Primo used the word "swag" for the first time a few months ago.
"Honey," I said, with terrific condescension, "the word is schwag. And you're not using it correctly. It means free promotional stuff."
"No, Mom, it's swag," he replied, "And it means cool."
I looked at my nine year-old and had to smile. He thought he was so grown-up but sometimes, he was totally unfamiliar with the most basic of terms.
A few weeks later, Primo used the word again.
"I know you THINK that means cool, and really, it sounds like it would, but it just doesn't mean that," I said.
"Mom," he laughed, "it totally does."
And so it went on. All summer, he said, "This is so swag!" and I'd smile my little patronizing smile and shake my head.
Then, I took him shopping for a new T-shirt to wear to the first day of school. Lining the walls were a rainbow-array of T shirts with band logos and movie logos and pop culture references. There war no less than a dozen "Domo" T shirts and I had to ask, "Who is this Domo they speak of?" Primo said I wasn't missing much.
And then I saw a T-shirt which said, "Swag!" which featured aforementioned Domo with a hoodie half-zipped and aviator glasses. No matter what manner of man or beast this "Domo" was, it was clear that in his current iteration, he was meant to look cool. At first, I thought, What a coup! My nine year-old son has invented a slang word and it's taken off like gangbusters, enough that T-shirts featuring his invented vocabulary are being mass produced.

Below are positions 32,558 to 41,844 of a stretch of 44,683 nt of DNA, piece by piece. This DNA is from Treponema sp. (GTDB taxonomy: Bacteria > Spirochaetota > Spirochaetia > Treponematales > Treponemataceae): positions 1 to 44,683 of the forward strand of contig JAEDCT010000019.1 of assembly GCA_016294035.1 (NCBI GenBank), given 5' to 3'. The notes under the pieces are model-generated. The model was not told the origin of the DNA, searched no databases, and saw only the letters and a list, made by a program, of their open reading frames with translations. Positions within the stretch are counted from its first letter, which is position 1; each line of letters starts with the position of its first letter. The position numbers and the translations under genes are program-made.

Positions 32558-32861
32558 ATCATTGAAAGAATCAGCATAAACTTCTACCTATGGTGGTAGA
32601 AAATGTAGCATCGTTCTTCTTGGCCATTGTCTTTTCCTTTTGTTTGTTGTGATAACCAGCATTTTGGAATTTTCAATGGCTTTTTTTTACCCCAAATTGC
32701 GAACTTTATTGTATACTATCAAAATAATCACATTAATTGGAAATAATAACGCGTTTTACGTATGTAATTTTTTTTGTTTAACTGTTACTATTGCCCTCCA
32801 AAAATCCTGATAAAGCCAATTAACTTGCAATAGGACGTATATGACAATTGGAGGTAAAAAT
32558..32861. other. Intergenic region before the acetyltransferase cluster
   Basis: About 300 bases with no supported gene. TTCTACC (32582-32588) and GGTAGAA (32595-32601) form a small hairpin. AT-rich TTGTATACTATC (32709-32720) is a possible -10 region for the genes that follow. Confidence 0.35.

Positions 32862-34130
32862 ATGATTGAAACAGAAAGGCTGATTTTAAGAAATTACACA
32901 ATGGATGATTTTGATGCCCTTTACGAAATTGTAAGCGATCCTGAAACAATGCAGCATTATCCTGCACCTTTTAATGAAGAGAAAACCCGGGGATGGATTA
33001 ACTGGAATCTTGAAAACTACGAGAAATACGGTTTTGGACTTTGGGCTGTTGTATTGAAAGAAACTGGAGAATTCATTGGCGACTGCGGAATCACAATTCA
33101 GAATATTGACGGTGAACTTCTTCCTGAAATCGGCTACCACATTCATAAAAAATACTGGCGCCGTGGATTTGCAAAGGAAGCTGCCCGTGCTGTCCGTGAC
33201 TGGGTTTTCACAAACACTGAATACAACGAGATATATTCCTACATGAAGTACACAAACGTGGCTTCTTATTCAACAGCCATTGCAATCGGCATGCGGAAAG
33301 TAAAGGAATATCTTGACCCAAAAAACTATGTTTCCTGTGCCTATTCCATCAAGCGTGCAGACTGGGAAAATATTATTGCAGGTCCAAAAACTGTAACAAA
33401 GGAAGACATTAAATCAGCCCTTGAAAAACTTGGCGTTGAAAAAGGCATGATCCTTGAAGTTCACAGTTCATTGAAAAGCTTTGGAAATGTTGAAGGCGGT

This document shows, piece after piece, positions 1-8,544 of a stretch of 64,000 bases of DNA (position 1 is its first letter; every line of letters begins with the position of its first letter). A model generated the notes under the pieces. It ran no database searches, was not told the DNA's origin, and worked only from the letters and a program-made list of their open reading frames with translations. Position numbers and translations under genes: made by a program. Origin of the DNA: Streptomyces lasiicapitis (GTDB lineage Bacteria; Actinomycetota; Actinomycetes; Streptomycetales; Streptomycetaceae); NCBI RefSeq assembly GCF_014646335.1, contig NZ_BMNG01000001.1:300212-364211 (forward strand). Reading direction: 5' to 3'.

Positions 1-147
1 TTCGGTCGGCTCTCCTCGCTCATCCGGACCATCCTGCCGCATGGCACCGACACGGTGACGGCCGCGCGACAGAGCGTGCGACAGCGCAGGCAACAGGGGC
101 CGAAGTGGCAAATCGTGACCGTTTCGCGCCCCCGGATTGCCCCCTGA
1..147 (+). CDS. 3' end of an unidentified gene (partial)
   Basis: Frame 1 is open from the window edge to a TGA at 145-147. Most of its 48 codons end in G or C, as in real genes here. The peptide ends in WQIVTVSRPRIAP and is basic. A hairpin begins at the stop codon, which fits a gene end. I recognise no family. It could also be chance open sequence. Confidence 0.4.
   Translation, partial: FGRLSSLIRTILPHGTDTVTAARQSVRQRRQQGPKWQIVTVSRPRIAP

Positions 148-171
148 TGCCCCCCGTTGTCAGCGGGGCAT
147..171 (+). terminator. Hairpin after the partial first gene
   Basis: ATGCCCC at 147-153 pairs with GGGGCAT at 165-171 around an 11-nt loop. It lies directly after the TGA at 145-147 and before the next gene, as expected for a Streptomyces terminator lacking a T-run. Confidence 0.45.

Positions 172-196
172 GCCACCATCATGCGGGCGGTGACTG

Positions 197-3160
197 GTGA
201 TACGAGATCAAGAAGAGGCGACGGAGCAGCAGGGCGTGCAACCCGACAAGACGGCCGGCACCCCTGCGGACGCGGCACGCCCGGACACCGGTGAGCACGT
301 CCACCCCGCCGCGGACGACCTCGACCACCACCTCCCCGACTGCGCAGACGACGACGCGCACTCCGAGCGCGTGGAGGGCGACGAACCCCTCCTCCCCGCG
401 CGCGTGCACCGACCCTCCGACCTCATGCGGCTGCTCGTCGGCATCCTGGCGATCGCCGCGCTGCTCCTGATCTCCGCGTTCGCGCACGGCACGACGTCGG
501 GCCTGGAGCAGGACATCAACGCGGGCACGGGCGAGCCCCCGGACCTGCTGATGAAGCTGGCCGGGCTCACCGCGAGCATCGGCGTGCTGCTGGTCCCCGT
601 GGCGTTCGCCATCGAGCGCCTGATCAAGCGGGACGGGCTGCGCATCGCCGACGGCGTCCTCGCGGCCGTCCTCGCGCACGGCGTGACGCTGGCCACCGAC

Then I realized the explanation was a lot simpler. I was just an idiot.
It's the beginning of a whole new chapter in my life as a mother. My son's surpassed me . . . at least in terms of slang.
Swag on, baby (yeah, I know that's probably not how you use it).
The Dr. Seuss illustration is damn hilarious because it's the sort of thing you might not notice while reading the book to your kids for the four millionth time but then once you see it, it is impossible NOT to see.
The anatomical picture of the horse? WHAT THE FUCK?
Also, I think every child should learn it's not OK to be coerced into touching a cow. "Do it now"? One can't get so aggressive when writing in the second person to toddlers.
I saw this book by the register at my drugstore and I thought this:
"You don't need a whole book to teach you how to create people that are just like you. It's easy. I've done it three times. In fact, it's kind of backfired. The kids are TOO much like me. In fact, I'm not sure this is even an advisable course of action. Really, people should think long and hard before they make someone like them. It's a little like the Golden Touch. Seems like it'd work out great but it has a lot of pitfalls."
And then I realized that of course, the book was trying to teach readers how to be like-able, not create mini-mes. Though I am expert in the latter, I know jack about the first.
But my takeaway was: I now have proof positive I've been making too many babies. I feel like if you mis-interpret the title the way I had, you should get an automatic appointment for birth control counseling.
On an unrelated note, I'm wondering if the author might consider a sequel marrying the two subjects: How To Make People Like You, Like You. Just spitballing.
Nicole is a parenting writer who contributes essays and articles for magazines like Parenting, Parents, American Baby and Babble. She lives in Brooklyn with three children, one husband and a morbidly obese goldfish.